Balsamic vinegar is reduced to make a thick, sweet glaze to toss with butter, pasta, and whatever vegetable is in season. Since the formula is so simple, it's easy to substitute seasonal vegetables–including broccoli, green beans, or roasted bell pepper strips–for the asparagus.
Simmering the balsamic vinegar both mellows and thickens it. When tossed with the hot pasta and the butter, it forms a smooth, uniquely flavored sauce.
Food & Wine JANUARY 1997
1. Heat the oven to 400°. Snap the tough ends off the asparagus and discard them. Cut the spears into 1-inch pieces. Put the asparagus on a baking sheet and toss with the oil and 1/4 teaspoon each of the salt and pepper. Roast until tender, about 10 minutes.
2. Meanwhile, put the vinegar in a small saucepan. Simmer until 3 tablespoons remain. Stir in the brown sugar and the remaining 1/4 teaspoon pepper. Remove from the heat.
3. Cook the penne in a large pot of boiling, salted water until just done, about 13 minutes. Drain the pasta and toss with the butter, vinegar, asparagus, Parmesan, and the remaining 1 3/4 teaspoons salt. Serve with additional Parmesan.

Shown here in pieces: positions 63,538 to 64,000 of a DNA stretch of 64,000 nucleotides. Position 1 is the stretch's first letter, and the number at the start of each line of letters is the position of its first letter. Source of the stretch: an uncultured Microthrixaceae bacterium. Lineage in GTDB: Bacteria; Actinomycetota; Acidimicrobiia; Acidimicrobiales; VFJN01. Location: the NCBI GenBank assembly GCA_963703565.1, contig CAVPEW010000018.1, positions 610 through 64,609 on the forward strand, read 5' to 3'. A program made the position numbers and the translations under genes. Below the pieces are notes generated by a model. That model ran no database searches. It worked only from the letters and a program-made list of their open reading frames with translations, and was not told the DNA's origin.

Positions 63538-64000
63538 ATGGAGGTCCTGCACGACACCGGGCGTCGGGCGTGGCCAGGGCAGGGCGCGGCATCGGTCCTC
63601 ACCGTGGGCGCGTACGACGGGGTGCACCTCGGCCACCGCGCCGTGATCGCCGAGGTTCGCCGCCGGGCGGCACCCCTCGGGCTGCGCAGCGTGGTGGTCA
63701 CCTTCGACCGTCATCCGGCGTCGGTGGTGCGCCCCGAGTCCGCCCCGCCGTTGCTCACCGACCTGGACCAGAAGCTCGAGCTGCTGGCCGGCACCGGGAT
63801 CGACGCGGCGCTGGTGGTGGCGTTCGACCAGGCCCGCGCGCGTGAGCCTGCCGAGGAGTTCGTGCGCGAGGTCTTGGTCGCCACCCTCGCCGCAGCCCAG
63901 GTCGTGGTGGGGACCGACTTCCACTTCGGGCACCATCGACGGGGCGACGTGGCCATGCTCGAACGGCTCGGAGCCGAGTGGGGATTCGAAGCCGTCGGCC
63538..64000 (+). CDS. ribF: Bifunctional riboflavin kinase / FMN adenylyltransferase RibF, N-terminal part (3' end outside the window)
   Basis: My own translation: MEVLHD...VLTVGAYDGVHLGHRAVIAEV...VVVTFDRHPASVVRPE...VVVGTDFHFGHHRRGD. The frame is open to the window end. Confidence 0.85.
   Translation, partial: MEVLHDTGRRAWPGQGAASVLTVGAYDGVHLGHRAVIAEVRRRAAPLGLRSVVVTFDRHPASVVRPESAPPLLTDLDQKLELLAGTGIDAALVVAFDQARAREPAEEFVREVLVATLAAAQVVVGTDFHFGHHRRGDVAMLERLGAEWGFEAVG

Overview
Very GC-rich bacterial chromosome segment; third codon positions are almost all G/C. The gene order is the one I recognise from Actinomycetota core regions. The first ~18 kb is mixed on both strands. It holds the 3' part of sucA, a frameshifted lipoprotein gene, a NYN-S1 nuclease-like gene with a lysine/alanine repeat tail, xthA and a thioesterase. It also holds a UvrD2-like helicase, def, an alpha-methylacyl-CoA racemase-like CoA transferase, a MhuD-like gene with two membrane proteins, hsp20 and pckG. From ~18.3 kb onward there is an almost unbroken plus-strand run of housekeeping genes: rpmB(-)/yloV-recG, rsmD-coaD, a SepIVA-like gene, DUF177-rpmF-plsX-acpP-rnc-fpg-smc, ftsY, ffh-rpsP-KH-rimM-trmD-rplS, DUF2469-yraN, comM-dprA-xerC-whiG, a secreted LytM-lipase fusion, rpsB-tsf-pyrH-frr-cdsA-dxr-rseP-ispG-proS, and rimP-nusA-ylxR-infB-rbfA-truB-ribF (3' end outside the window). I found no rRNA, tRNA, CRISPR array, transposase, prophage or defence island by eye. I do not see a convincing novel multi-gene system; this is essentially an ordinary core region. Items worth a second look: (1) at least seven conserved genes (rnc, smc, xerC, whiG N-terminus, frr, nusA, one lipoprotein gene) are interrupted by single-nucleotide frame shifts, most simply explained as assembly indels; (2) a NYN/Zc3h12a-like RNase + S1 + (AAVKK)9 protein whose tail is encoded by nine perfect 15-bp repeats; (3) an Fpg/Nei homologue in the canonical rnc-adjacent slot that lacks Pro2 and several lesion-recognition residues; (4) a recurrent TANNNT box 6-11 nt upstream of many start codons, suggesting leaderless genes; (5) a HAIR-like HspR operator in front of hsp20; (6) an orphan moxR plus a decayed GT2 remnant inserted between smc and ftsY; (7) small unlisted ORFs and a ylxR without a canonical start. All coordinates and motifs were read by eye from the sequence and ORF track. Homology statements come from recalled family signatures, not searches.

Variations: Penne with Roasted Broccoli and Balsamic Butter: When asparagus is not in season, cut 1 pound of broccoli into small spears for roasting. Toss them with 2 tablespoons oil and 1/4 teaspoon each of salt and pepper and roast for about 15 minutes. Continue with step 2.
Penne with Roasted Vegetables, Toasted Nuts, and Balsamic Butter: Toss in 1/3 cup of toasted pine nuts, hazelnuts, or walnuts at the end with either asparagus or broccoli.
Wine Recommendation: Balsamic vinegar, Parmesan cheese, and especially asparagus will be best served by a wine with plenty of acidity. Look for a Sancerre from the Loire Valley in France (made from sauvignon blanc grapes) or a sauvignon blanc from Italy.
Go to full version of